As part of the Race + Justice series, The Atlantic has convened roundtable dinners in eight cities with policymakers, community members and the news media. At each gathering, a senior Atlantic journalist guides an in-depth, on-the-record conversation on the state of justice in the local community.
At our most recent dinner, in New Orleans on March 21, the guests discussed how to improve the criminal justice system. While there was a wide range of viewpoints around the table, several themes emerged: the need for increased access to mental-health care, the myriad ways in which young people, particularly black youth, can be caught in the system, and the need to correct misconceptions about crime in the city.
Here, some notes on those themes:
MENTAL HEALTH CARE Since the closure of Charity Hospital following Hurricane Katrina, New Orleans has lacked crisis centers for the mentally ill. One dinner attendee, Janet Hays, the founder of Healing Minds NOLA, a group that advocates for mental health treatment, spoke about how the mentally ill are funneled into the local jail. Sheriff Marlin Gusman of Orleans Parish addressed his plan for expanding mental health treatment in the jail, while other dinner attendees stressed the importance of providing community-based treatment.
HELPING YOUNG PEOPLE Once a young person enters the criminal justice system, escaping can be nearly impossible. One dinner participant, Deon Haywood, executive director of Women with a Vision, a local nonprofit, told the story of a young woman, living on her own since she was 14, who had been repeatedly charged with prostitution. She finally secured a job in retail but was fired when her employer discovered the charges in a background check. By then, she was pregnant and felt that she had nowhere to turn for legitimate employment. Other attendees talked about the barriers faced by the formerly incarcerated in securing education and housing.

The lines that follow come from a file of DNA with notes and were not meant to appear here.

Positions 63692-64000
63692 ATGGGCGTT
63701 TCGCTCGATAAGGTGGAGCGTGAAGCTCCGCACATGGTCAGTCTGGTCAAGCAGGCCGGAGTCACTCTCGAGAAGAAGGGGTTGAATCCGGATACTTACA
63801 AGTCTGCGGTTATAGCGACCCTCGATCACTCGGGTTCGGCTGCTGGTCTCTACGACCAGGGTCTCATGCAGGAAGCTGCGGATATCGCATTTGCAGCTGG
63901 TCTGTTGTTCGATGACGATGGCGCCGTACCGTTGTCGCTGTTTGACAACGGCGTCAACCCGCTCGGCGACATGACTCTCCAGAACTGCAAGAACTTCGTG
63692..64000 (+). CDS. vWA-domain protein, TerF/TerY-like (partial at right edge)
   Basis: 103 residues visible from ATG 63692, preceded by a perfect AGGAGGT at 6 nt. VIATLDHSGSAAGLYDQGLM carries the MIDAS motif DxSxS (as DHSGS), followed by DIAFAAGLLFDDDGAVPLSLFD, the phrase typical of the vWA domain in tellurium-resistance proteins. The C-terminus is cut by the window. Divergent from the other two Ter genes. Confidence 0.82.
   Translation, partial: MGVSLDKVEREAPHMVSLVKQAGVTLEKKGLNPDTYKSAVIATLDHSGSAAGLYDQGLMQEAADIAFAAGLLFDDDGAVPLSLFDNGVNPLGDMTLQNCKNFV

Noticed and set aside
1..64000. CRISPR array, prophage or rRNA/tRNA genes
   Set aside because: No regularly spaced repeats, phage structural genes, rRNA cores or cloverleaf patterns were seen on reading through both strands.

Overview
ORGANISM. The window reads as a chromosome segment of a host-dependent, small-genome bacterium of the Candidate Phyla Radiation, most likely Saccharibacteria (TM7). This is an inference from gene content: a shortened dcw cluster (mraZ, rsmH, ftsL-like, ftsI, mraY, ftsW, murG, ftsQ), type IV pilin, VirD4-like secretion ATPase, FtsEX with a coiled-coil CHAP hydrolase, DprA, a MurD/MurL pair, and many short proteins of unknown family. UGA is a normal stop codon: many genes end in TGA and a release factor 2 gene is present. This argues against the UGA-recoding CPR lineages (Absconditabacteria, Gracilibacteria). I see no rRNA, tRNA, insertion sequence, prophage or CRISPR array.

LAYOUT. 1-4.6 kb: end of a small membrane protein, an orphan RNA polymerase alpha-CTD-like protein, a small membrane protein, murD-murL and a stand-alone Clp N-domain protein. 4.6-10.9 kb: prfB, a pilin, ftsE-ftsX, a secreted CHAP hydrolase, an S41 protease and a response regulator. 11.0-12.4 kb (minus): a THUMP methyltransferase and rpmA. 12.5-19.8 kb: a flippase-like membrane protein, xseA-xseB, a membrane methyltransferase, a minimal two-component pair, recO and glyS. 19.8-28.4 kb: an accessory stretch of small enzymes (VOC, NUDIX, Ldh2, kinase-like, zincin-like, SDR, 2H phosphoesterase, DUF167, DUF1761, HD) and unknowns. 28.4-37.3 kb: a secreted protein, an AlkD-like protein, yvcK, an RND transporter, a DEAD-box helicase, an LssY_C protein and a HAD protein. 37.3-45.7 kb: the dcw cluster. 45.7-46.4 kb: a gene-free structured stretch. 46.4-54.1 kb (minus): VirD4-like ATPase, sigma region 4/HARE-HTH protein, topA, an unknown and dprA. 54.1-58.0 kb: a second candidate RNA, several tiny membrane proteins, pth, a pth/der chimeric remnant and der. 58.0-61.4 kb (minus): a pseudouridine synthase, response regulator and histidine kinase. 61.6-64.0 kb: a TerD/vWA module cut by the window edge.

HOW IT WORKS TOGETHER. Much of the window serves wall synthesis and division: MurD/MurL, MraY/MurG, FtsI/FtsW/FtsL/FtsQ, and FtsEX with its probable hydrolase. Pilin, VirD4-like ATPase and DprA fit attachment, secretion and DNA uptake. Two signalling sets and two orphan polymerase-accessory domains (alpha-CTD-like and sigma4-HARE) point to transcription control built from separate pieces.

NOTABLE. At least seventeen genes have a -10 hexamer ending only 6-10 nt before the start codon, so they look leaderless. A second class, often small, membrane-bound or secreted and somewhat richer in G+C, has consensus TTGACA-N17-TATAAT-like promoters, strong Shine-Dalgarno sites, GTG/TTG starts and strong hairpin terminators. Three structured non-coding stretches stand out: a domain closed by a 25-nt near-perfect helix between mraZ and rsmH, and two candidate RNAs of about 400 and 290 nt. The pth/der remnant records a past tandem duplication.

GETTING FACTS RIGHT Dinner attendees also discussed misconceptions about the true rate of violent crime in New Orleans and how that can affect policy-making. Jeff Asher, a crime analyst with the New Orleans City Council, shared the latest data, while Councilman Jason Williams said that the perception of safety is not always correct and stressed the importance of communicating the facts to the public.
While the Race + Justice dinners are small, the impact can be big. Here, a few comments from attendees over the last three years in St. Louis, Charlotte, West Palm Beach, Milwaukee, Houston, Tucson, San Francisco, and Portland, Ore.
“The dinner was very relevant and timely for what I do—to consider structural and implicit racism and how that intersects with homelessness and the criminal justice system. ... I loved the opportunity to be a part of this.” -- Eva Thibaudeau-Graczyk, Chief Program Officer for Houston’s Coalition for the Homeless, May 2018
“The follow-up ... has already been happening. It opened up an opportunity to work with the United Way of Milwaukee, for example, and Chief Morales of the Milwaukee Police Department. We’re in a building phase, and the roundtable helped build momentum.” -- Juan Baez, then the director of Black and Latino Male Achievement, Milwaukee Public Schools, March 2018
“After the Charlotte roundtable and event, I regularly consult The Atlantic for its reporting on criminal justice to inform my work.” -- Angaza Laughinghouse of Southern Coalition for Social Justice, October 2017
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Also in This Series
Race + Justice: Houston
Houston, Texas is a microcosm of national trends in criminal justice. In one of the most diverse cities in the country, institutional stakeholders are seeking to address tensions between police and their communities, manage the intersection of immigration enforcement and the criminal justice system, reduce local jail populations, and reform prosecutions.